The Rise of Islamophobia
How to tackle the challenge
Asfand Yar Bhutto
The Muslim world, today, is caught in a vicious cycle of internal and external challenges. As far as internal problems are concerned, it is more than evident that social, political, sectarian cleavages abound with the plight of crumbling economy further adding insult to injury. Externally, the most daunting challenge, the Muslim world confronts is the pervasive Islamophobia. Anti-Muslim rhetoric and bigotry is rising at lightning speed and has emboldened the rightwing populists and white supremacists (extremists) across the globe. This rising xenophobia has its roots deeply embedded in the 9/11 attacks that the United States and the West termed an act of ‘Islamic terrorism’. In the aftermath of those attacks, the Alt-right bluntly classified the religion of Islam as a potent threat to the Western world and that fear caused the right-wing extremists hate Muslims across the globe.
The term ‘Islamophobia’ was developed to fear Islam and the Muslims as a social group. Thereafter, Muslims were generally taunted, ridiculed and perceived as terrorists in America and other regions of the Western world. Since then, anti-Islamic sentiments have been intensifying with each passing day. Over the past few years, hostility toward the Muslim immigrants has increased dramatically, resulting in the persecution and even killings of Muslims in their worship places. The Western media has also left no stone unturned to disseminate the anti-Muslim rhetoric, hatred against Muslims and to hold them responsible for any terrorist attack happening anywhere in the world.
What does Islamophobia actually mean?
Islamophobia refers to extreme dislike, hatred, fear and prejudice against Islamic religion and Muslims as a geopolitical force, and a ‘source of terrorism’. It encompasses violence against Muslims in the form of physical assaults, verbal abuse and vandalization of property such as mosques, Islamic schools or Muslim cemeteries. The UK-based non-profit Muslim organization MEND (Muslim Engagement and Development) defines Islamophobia in two parts: “the overt part; Islamophobia is a prejudice, aversion, hostility or hatred towards Muslims, and the hidden part that adversely affects all Muslims both as individuals and as a collective group; that is the discrimination that excludes or confines Muslims’ equal exercise of fundamental freedoms in the political, economic, social, cultural or any other realm of civic life.”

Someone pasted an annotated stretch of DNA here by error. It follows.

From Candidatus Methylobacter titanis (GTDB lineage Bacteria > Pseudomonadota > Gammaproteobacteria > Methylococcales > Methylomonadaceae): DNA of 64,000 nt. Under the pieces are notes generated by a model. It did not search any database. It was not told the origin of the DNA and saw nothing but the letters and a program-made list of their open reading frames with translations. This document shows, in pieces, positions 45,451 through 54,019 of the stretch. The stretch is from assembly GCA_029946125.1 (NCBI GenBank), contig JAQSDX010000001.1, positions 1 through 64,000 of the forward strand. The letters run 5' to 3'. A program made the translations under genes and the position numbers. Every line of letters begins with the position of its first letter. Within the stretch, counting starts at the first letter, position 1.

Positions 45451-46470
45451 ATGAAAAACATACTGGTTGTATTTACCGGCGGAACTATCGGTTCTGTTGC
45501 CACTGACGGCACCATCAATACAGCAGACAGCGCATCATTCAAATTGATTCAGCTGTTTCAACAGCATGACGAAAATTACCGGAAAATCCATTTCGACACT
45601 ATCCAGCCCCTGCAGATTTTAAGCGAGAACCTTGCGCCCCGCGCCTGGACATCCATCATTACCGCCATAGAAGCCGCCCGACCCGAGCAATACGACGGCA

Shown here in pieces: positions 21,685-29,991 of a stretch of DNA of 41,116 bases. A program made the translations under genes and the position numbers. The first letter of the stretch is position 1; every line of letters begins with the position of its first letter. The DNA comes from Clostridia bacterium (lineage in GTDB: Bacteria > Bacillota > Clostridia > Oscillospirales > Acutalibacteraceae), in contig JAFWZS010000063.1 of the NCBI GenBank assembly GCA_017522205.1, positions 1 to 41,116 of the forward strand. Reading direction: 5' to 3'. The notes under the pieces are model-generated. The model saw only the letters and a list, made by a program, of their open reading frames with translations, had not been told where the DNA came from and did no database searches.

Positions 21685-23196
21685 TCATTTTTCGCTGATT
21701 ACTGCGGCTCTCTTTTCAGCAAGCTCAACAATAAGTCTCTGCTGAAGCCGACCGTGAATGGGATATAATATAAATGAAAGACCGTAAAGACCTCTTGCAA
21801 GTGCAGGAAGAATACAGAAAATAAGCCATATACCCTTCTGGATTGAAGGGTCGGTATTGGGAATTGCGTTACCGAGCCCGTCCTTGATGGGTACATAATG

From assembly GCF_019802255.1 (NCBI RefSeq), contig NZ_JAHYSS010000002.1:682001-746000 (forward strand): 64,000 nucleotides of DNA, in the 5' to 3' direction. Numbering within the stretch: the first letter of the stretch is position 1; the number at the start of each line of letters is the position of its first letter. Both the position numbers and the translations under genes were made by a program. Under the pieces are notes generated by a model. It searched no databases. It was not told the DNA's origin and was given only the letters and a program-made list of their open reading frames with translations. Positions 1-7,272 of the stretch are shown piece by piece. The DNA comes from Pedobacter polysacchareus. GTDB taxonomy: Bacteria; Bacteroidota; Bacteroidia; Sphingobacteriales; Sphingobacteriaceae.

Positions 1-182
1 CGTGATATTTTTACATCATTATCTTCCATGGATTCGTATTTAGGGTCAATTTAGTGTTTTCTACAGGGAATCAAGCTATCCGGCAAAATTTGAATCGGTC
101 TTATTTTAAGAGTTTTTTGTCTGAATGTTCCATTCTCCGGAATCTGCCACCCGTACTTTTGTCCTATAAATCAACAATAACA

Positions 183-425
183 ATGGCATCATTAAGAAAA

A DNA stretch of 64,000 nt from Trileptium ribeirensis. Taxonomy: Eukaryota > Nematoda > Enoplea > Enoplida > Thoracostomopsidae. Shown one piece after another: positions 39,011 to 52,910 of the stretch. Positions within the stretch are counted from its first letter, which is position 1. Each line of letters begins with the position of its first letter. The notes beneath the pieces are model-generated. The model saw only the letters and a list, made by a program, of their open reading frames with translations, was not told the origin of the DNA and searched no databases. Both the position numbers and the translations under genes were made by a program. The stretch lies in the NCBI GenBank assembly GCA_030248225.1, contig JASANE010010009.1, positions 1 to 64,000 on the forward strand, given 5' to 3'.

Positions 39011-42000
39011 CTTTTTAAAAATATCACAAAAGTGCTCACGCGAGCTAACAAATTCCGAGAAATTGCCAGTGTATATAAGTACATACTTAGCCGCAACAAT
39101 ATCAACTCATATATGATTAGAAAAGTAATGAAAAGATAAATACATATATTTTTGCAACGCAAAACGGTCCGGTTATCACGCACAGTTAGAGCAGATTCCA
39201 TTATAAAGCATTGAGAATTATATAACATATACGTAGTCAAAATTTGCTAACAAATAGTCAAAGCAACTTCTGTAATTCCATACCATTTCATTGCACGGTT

Driving Islamophobic rhetoric: The Islamophobia Industry
The ‘Islamophobia Industry’, also known as Counter-Jihad Movement, comprises a massive interconnected and well-funded nexus of think tanks such as Henry Jackson Society, media outlets like Breitbart and Rebel Media, public figures, politicians and policymakers that advance, disseminate and perpetuate negative discourses about Muslims and Islam for economic and political gains. The whole industry, largely guided by rightwing and neoconservative ideologies, employs the rhetoric of a number of experts to spread misinformation and fear about Muslims and Islam by perpetuating the myth of an Islamic invasion of the Western world.
How the West constructed the Hydra-headed Monster in the form of Islamic terrorism and Islamophobia
After the collapse of the Soviet Union, there was no enemy left for the West. Therefore, there was a desperate need for a new enemy. The biggest enemy, Communism, was subdued and the Islamic civilization was perceived to be the next big obstacle to Western civilization, as stated by Samuel P. Huntington in his famous ‘Clash of Civilizations’ theory. The 9/11 tragedy indicated the West that the enemy they were looking for was Islam and its followers, the Muslims. The discourse of Islamic terrorism was constructed and the new enemy was identified along with new strategies to be activated accordingly. Since then, the Muslims all over the world have been seen through the lens of terrorism. It would not be wrong to say that modern Islamophobia was born on 11th September 2001.